156

When I was looking at answers to this question, I found I didn't understand my own answer.

I don't really understand how this is being parsed. Why does the second example return False?

>>> 1 in [1,0]             # This is expected
True
>>> 1 in [1,0] == True     # This is strange
False
>>> (1 in [1,0]) == True   # This is what I wanted it to be
True
>>> 1 in ([1,0] == True)   # But it's not just a precedence issue!
                           # It did not raise an exception on the second example.

Traceback (most recent call last):
  File "<pyshell#4>", line 1, in <module>
    1 in ([1,0] == True)
TypeError: argument of type 'bool' is not iterable

Thanks for any help. I think I must be missing something really obvious.


I think this is subtly different to the linked duplicate:

Why does the expression 0 < 0 == 0 return False in Python?.

Both questions are to do with human comprehension of the expression. There seemed to be two ways (to my mind) of evaluating the expression. Of course neither were correct, but in my example, the last interpretation is impossible.

Looking at 0 < 0 == 0 you could imagine each half being evaluated and making sense as an expression:

>>> (0 < 0) == 0
True
>>> 0 < (0 == 0)
True

So the link answers why this evaluates False:

>>> 0 < 0 == 0
False

But with my example 1 in ([1,0] == True) doesn't make sense as an expression, so instead of there being two (admittedly wrong) possible interpretations, only one seems possible:

>>> (1 in [1,0]) == True
4
  • 1
    Operator precedence... the == binds tighter than in, so [1,0] == True gets evaluated first, then the result of that gets fed to 1 in other_result.
    – Marc B
    Feb 14, 2012 at 21:26
  • I've removed the Python-2.7 tag, since Python 3.2 behaves the same way.
    – lvc
    Feb 14, 2012 at 21:27
  • 1
    @Marc B: Doesn't explain the second expression Feb 14, 2012 at 21:28
  • 35
    @MarcB, the question included a test using parentheses to disprove that interpretation. Feb 14, 2012 at 21:29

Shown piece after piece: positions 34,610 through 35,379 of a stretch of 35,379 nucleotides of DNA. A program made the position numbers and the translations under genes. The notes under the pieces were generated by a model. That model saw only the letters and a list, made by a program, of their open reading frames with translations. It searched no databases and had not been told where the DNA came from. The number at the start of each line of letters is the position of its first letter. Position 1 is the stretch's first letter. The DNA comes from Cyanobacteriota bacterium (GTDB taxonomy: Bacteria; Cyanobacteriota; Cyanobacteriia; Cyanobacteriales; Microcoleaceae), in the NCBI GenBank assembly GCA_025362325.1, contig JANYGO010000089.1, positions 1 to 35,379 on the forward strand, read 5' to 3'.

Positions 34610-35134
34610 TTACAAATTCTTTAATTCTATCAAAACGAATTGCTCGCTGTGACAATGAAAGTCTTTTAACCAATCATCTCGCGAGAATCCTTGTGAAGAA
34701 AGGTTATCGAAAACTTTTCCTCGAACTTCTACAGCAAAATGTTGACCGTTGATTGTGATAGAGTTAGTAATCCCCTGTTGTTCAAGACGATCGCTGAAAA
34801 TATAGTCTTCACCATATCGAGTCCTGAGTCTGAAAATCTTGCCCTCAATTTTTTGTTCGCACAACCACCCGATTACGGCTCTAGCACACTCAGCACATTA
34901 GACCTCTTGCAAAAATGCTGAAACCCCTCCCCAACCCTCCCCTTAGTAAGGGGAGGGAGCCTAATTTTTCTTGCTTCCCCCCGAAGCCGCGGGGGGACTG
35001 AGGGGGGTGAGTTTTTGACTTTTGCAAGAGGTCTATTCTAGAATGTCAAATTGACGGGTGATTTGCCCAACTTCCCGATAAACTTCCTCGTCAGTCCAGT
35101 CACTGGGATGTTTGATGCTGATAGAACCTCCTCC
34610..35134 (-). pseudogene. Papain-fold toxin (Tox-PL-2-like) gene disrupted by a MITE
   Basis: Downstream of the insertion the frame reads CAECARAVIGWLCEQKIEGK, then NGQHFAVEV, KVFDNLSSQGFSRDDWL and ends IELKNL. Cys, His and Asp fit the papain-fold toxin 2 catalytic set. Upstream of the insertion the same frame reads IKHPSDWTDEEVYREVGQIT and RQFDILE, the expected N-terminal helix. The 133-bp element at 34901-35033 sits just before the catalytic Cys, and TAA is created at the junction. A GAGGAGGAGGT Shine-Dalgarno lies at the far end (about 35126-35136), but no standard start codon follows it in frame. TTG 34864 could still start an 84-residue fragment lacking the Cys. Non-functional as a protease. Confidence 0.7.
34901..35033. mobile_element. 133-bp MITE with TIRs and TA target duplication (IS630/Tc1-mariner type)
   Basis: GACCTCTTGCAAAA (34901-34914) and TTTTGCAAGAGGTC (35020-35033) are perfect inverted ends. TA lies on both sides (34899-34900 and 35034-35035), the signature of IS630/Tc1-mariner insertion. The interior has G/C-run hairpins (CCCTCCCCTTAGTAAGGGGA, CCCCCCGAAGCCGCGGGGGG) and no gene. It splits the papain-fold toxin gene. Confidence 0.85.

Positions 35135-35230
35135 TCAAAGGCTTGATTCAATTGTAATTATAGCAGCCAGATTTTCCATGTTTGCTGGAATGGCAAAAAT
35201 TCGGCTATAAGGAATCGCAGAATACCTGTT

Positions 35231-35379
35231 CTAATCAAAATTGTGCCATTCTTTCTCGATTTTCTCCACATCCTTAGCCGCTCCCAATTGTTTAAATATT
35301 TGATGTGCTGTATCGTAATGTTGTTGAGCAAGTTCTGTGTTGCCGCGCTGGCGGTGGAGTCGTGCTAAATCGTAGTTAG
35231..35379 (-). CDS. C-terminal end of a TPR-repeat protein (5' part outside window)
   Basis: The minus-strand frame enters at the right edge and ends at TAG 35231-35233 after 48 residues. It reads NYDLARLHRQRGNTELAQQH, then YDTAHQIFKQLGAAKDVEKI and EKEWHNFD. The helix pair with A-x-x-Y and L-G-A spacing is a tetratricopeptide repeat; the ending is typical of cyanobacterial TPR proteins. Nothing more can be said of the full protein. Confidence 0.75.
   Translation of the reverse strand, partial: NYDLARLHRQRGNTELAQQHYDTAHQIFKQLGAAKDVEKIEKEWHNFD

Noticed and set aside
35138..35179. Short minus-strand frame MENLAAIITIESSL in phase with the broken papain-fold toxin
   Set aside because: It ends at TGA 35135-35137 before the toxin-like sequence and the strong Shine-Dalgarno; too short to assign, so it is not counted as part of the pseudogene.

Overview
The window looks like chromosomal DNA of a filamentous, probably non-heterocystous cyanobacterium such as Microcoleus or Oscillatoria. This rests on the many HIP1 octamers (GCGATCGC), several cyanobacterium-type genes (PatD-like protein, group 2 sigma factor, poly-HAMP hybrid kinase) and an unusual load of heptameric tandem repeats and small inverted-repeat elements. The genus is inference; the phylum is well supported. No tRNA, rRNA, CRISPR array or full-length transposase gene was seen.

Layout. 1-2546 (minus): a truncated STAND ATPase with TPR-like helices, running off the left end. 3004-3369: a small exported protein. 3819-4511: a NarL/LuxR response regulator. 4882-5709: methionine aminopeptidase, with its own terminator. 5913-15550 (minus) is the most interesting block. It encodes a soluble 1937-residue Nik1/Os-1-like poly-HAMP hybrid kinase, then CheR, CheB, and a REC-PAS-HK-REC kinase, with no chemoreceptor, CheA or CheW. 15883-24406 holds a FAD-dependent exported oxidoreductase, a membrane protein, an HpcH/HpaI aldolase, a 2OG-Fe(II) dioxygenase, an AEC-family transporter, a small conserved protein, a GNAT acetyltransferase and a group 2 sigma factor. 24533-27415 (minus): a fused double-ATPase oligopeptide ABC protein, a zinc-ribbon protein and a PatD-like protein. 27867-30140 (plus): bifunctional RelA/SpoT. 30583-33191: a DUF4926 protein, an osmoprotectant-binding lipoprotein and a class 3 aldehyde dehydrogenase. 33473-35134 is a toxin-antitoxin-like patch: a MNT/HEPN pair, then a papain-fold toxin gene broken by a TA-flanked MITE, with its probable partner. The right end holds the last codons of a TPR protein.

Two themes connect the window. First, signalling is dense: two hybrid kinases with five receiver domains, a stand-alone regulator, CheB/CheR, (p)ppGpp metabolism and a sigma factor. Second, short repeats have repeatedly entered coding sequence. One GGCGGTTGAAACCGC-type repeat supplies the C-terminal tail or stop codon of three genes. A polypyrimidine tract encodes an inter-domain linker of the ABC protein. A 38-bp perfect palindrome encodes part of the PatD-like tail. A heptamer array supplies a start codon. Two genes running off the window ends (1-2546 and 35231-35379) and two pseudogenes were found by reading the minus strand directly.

1 Answer 1

199

Python actually applies comparison operator chaining here. The expression is translated to

(1 in [1, 0]) and ([1, 0] == True)

which is obviously False.

This also happens for expressions like

a < b < c

which translate to

(a < b) and (b < c)

(without evaluating b twice).

See the Python language documentation for further details.

16
  • 40
    Additional proof for this, 1 in [1, 0] == [1, 0] evaluates to True. Feb 14, 2012 at 21:29
  • 10
    I've long thought of this as a language wart. I would have preferred that the in operator have a higher precedence than other comparison operators and that it not chain. But perhaps I'm missing a use case. Feb 14, 2012 at 21:54
  • 4
    nice catch, I didn't even think of that. It doesn't make much sense to allow chaining of in - after all x < y < z makes sense, but not so much with x in y in z Feb 14, 2012 at 22:00
  • 7
    @Sven Useful: maybe. Readable: definitely not. Python purports to emulate common mathematical typography with this convention, but when used with in this is simply no longer the case and makes it quite counter-intuitive. Feb 15, 2012 at 0:42
  • 7
    @KonradRudolph: I've seen thinks like "1 ≤ x ∈ ℝ" in mathematical texts more than once, but I basically agree with you. Feb 15, 2012 at 1:00

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